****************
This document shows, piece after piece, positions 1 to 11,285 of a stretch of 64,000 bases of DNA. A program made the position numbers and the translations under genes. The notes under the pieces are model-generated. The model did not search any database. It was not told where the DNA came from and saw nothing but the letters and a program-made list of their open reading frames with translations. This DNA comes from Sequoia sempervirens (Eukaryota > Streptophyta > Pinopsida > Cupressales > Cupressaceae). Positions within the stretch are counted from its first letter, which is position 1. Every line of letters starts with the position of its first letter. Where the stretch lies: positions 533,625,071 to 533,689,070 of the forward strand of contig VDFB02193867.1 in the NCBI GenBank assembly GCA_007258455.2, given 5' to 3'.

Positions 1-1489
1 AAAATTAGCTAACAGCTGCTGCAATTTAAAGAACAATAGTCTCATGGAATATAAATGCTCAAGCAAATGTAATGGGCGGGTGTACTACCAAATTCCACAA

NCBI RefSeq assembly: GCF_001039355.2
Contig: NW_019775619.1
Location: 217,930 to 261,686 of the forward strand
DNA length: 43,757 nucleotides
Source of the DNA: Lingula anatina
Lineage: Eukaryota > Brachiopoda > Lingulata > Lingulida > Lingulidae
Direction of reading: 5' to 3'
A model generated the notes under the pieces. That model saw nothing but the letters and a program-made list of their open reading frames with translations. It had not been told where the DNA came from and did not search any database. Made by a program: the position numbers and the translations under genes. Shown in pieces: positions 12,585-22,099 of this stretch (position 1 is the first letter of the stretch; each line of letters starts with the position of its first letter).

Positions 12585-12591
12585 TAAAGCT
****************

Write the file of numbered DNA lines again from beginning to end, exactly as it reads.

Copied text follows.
This document shows, piece after piece, positions 1 to 11,285 of a stretch of 64,000 bases of DNA. A program made the position numbers and the translations under genes. The notes under the pieces are model-generated. The model did not search any database. It was not told where the DNA came from and saw nothing but the letters and a program-made list of their open reading frames with translations. This DNA comes from Sequoia sempervirens (Eukaryota > Streptophyta > Pinopsida > Cupressales > Cupressaceae). Positions within the stretch are counted from its first letter, which is position 1. Every line of letters starts with the position of its first letter. Where the stretch lies: positions 533,625,071 to 533,689,070 of the forward strand of contig VDFB02193867.1 in the NCBI GenBank assembly GCA_007258455.2, given 5' to 3'.

Positions 1-1489
1 AAAATTAGCTAACAGCTGCTGCAATTTAAAGAACAATAGTCTCATGGAATATAAATGCTCAAGCAAATGTAATGGGCGGGTGTACTACCAAATTCCACAA

NCBI RefSeq assembly: GCF_001039355.2
Contig: NW_019775619.1
Location: 217,930 to 261,686 of the forward strand
DNA length: 43,757 nucleotides
Source of the DNA: Lingula anatina
Lineage: Eukaryota > Brachiopoda > Lingulata > Lingulida > Lingulidae
Direction of reading: 5' to 3'
A model generated the notes under the pieces. That model saw nothing but the letters and a program-made list of their open reading frames with translations. It had not been told where the DNA came from and did not search any database. Made by a program: the position numbers and the translations under genes. Shown in pieces: positions 12,585-22,099 of this stretch (position 1 is the first letter of the stretch; each line of letters starts with the position of its first letter).

Positions 12585-12591
12585 TAAAGCT